Rule of Law

Cedar Point Nursery v. Hassid

In Cedar Point Nursery v. Hassid, the Supreme Court held that a California labor regulation that allowed union representatives to visit private farmland constituted a per se violation of the Takings Clause of the Fifth Amendment.

Case Summary

The Takings Clause of the Fifth Amendment provides that private property shall not “be taken for public use, without just compensation.”  A California state regulation allowed labor organizers onto private agricultural property during non-work time on a limited number of days to “talk[] with employees and solicit[] their support.”  Labor organizers’ access to this property was strictly limited.  The California regulation stipulated when, for how long, and where exactly labor organizers could access the property to speak with agricultural employees, and it specifically forbid “conduct disruptive of the employer’s property or agricultural operations.”  In this case, owners of private agricultural properties challenged the California regulation, arguing that it violated the Takings Clause of the Fifth Amendment.

The U.S. Court of Appeals for the Ninth Circuit held that the challenged regulation did not amount to a per se taking of property within the bounds of the Clause.  Petitioners (the agricultural employers) asked the Supreme Court to hear the case, and the Court agreed to do so.  CAC filed an amicus brief in support of Respondents urging the Court to affirm the Ninth Circuit’s judgment.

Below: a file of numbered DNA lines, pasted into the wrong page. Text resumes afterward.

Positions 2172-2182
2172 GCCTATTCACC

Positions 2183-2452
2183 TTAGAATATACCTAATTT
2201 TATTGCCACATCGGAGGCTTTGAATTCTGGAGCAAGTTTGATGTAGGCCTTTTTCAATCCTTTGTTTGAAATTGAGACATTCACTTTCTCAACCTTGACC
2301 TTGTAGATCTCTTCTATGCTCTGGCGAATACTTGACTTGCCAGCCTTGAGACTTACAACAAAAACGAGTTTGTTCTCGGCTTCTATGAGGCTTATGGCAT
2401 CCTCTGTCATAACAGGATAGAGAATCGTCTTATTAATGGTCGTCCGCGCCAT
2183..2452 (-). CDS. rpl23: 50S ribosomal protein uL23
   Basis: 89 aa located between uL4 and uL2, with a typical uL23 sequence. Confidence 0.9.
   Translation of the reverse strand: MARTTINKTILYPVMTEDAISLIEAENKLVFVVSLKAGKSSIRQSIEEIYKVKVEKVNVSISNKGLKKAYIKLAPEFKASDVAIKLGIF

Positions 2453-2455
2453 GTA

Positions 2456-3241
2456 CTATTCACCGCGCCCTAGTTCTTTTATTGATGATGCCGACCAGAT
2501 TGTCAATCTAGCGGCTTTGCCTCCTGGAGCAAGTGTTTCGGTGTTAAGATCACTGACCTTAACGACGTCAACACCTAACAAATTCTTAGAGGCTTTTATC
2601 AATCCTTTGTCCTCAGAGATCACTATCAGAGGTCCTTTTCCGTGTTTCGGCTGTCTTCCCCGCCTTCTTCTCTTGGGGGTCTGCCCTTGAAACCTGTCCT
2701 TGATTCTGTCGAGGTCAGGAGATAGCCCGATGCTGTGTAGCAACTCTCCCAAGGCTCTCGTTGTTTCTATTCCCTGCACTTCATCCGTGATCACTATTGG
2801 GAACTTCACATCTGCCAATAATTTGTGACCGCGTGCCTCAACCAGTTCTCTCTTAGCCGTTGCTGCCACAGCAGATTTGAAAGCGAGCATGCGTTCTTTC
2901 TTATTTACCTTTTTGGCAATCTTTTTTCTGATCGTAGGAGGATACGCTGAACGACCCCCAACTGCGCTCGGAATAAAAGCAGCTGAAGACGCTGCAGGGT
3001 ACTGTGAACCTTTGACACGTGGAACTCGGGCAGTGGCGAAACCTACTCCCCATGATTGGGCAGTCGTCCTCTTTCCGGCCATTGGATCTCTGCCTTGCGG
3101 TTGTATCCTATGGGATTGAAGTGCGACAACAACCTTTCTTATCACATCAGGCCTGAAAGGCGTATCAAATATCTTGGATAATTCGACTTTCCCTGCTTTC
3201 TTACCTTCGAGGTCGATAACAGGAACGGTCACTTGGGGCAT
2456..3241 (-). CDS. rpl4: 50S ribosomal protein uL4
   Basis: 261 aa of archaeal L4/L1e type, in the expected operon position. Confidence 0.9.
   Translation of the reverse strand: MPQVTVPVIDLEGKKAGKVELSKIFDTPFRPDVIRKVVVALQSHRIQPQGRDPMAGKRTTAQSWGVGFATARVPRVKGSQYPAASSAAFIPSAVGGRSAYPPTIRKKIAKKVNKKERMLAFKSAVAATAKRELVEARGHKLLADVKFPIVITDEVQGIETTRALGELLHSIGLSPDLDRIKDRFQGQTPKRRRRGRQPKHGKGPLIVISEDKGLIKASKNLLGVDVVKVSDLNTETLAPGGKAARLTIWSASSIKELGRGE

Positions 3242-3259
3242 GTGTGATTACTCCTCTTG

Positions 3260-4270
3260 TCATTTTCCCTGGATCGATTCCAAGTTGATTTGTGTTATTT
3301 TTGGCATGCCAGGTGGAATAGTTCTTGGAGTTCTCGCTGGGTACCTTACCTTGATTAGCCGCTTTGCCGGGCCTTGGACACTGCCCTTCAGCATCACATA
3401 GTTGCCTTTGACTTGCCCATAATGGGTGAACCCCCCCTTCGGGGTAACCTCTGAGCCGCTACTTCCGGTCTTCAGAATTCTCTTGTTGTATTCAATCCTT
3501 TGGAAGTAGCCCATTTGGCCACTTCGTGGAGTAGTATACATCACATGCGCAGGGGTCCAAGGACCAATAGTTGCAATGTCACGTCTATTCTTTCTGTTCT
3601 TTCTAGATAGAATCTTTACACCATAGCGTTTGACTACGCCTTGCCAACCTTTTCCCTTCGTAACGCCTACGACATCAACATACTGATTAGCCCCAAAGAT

Our brief made two key points.  First, at the time of the Founding, the Framers understood that the Takings Clause would prohibit only actual appropriations of private property.  Indeed, for decades following the Amendment’s ratification, the Supreme Court refused to extend the Clause beyond actual appropriations.  We explained that although the Court had more recently held that the Takings Clause also applies to the functional equivalent of a physical appropriation of property, it had only recognized two categories of regulations that it considered tantamount to actual appropriations such that they amount to takings per se: (1) regulations that involve a permanent physical invasion of property and (2) regulations that render the property completely valueless.

Second, our brief argued that the California regulation at issue did not amount to a taking per se because it did not fall within either of these carefully limited categories.  The regulation allowed certain people to visit private property during non-work hours on a set number of days each year, and it specifically forbid conduct that would disrupt work on the property.  As a result, we argued, there was no permanent physical invasion of property, and the property was in no way rendered valueless.

In June 2021, the Supreme Court held in a 6-3 decision that California’s access regulation constituted a per se physical taking.  According to the majority, the right to exclude is a fundamental aspect of the right to own private property, and therefore the regulatory appropriation of that right to exclude (through “taking access”) constitutes a physical taking per se.  The Court reached this conclusion despite recognizing that “[b]efore the 20th century, the Takings Clause was understood to be limited to physical appropriations of property.”

Case Timeline

  • February 12, 2021

    CAC files amicus curiae brief

    Sup. Ct. Amicus Br.
  • March 22, 2021

    The Supreme Court hears oral argument

  • June 23, 2021

    The Supreme Court issues its decision